Speaker | Entrepreneur | Author

Sam Davidson's blog

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Posts in Community
On the Backs of Strangers

While roadtripping with my daughter this past weekend, we made a stop at Cracker Barrel (I don't know about you, but it's really only acceptable to eat at the Barrel when you're at least 100 miles from your home). After our meal and a quick perusal of the built-in souvenir stand, I told my daughter I needed to use the restroom.

While traveling with her solo, this can be a bit of a challenge. If it's a small restroom, like you'd find at Chick Fil-A or Starbucks, she usually goes in with me while I hastily accomplish the necessary. But bigger restrooms at airports or larger restaurants present more obstacles (dirty stalls, urinal cakes, loud hand dryers).  

A very nice woman overheard me asking my daughter if she wanted to wait just outside the restroom or come in and she offered, "I'll watch her. I'm a grandmother. " (This is something both of my daughters' grandmothers would say, by the way.)

I thanked her, ran in, emptied, and ran out. This woman and my daughter were chatting about the toy she'd picked out. 

I thanked the woman repeatedly and we were on our way. 

This interaction could have happened anywhere, but that it happened at Cracker Barrel makes it more Southern and a perfect scene for some movie where all the actors sweat throughout while performing with terribly overdone accents.

I'm a trusting individual and had no qualms about letting my daughter speak with someone new for 45 seconds (yes, I counted). Once we pointed our car north to finish the trip, I realized that most of what we build in our lives is done on the backs of strangers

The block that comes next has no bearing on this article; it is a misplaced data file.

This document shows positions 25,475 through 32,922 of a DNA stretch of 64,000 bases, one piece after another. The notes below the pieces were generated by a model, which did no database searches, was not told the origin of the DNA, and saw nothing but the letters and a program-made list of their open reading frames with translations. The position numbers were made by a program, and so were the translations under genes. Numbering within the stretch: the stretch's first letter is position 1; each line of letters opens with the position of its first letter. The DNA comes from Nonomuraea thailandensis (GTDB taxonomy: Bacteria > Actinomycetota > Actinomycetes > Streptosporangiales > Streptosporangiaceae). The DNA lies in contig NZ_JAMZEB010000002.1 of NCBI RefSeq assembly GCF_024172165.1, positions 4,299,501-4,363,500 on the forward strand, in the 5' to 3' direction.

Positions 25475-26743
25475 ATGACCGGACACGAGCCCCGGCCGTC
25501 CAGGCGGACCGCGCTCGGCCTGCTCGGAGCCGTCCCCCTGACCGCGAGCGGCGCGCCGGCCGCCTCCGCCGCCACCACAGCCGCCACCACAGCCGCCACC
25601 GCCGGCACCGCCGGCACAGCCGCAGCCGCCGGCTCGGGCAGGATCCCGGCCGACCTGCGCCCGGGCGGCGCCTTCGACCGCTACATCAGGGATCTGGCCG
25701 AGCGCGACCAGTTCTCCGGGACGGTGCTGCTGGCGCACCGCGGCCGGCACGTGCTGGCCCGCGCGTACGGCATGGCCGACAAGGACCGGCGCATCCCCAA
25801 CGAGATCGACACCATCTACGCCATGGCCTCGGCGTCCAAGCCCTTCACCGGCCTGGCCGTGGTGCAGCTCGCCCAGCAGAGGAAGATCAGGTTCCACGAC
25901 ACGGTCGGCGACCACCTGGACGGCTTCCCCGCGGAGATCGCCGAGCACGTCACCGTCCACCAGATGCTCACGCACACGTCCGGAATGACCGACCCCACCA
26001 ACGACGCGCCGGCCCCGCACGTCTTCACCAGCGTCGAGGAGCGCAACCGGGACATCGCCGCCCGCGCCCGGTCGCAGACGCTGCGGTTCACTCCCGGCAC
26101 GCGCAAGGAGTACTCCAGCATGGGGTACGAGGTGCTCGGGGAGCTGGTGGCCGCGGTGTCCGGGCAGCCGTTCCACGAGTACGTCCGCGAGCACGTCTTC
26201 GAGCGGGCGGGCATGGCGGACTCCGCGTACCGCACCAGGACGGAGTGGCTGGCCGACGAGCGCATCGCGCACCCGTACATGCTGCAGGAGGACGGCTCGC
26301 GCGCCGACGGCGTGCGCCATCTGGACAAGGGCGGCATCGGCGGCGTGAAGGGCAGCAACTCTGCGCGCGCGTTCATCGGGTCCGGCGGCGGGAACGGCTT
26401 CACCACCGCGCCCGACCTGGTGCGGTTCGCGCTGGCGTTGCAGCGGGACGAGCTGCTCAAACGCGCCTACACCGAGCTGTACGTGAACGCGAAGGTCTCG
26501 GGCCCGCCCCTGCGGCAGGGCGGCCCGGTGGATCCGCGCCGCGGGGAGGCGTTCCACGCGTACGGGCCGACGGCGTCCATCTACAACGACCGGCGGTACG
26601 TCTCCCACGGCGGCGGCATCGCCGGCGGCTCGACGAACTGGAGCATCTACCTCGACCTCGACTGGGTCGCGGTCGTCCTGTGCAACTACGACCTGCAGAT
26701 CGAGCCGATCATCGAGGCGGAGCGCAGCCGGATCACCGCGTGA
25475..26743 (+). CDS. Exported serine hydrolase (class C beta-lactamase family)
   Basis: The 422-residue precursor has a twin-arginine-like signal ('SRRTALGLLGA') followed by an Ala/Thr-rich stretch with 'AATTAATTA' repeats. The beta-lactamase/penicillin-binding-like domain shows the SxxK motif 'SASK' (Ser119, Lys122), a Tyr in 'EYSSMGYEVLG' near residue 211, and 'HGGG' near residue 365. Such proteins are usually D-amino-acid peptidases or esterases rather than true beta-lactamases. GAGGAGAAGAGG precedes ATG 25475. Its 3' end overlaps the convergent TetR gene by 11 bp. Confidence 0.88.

When community becomes anonymous

I don't know all of our customers at Batch. Same goes for Cool People Care. Onward is a different story because as you consult, you get to know someone and his or her work quite deeply. Occasionally I'll recognize an order I see come through at Batch or CPC, but most of the time these names are mysteries.  

At first, it wasn't like this. Early orders at each company were peppered with friends and family. Familiar faces greeted us at festivals and fairs and often handed over $10 or $20 bills out of kind empathy.  

But if you are to grow, you'll need to find those strangers who believe in you, too. If your idea is to flourish - no matter how long it takes - you'll need the interest and support of those you don't know. In fact, when you get this interest and support, you can assume you're going somewhere. It's easy for your mom to tell you that you're on to something. It's better for business that someone who didn't birth you confirm that notion (see: Idol, American). 

When snagged